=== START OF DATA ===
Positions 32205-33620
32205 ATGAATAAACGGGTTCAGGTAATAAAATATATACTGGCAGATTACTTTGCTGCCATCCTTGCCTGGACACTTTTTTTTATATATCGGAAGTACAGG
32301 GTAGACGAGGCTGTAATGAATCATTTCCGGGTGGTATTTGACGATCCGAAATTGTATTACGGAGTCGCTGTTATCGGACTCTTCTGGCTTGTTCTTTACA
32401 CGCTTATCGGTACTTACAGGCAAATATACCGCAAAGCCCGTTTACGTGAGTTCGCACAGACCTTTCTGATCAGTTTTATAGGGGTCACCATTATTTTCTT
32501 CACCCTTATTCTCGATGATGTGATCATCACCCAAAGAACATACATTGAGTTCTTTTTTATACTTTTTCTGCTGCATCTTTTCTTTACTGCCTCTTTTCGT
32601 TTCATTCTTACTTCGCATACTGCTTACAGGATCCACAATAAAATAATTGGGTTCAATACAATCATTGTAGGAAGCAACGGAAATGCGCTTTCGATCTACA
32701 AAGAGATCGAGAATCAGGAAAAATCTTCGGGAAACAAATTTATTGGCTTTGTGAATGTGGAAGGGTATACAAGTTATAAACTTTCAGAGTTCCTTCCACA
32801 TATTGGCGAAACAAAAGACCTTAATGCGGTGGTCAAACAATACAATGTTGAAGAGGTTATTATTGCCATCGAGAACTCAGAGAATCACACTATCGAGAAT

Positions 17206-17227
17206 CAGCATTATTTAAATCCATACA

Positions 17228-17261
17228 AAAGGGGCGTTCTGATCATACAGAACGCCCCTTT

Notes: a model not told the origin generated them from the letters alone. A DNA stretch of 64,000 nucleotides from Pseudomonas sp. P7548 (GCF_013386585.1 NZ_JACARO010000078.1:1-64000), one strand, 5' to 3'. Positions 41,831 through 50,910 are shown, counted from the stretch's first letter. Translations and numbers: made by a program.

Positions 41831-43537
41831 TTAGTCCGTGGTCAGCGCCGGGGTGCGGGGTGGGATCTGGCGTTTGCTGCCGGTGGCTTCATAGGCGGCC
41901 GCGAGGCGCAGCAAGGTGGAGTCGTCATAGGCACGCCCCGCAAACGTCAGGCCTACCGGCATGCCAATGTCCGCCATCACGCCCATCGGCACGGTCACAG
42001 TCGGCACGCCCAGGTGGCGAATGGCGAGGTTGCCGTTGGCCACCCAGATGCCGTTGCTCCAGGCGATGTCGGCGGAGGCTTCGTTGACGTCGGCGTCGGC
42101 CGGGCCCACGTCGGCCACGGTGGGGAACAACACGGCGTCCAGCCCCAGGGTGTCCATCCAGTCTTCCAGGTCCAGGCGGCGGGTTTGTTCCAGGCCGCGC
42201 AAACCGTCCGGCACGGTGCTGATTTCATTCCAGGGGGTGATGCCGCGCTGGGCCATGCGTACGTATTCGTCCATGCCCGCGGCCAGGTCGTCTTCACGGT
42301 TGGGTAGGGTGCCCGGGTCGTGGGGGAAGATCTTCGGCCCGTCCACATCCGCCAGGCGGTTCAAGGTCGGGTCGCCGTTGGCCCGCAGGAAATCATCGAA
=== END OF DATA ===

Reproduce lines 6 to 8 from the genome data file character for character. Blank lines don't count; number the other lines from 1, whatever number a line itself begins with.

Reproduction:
32601 TTCATTCTTACTTCGCATACTGCTTACAGGATCCACAATAAAATAATTGGGTTCAATACAATCATTGTAGGAAGCAACGGAAATGCGCTTTCGATCTACA
32701 AAGAGATCGAGAATCAGGAAAAATCTTCGGGAAACAAATTTATTGGCTTTGTGAATGTGGAAGGGTATACAAGTTATAAACTTTCAGAGTTCCTTCCACA
32801 TATTGGCGAAACAAAAGACCTTAATGCGGTGGTCAAACAATACAATGTTGAAGAGGTTATTATTGCCATCGAGAACTCAGAGAATCACACTATCGAGAAT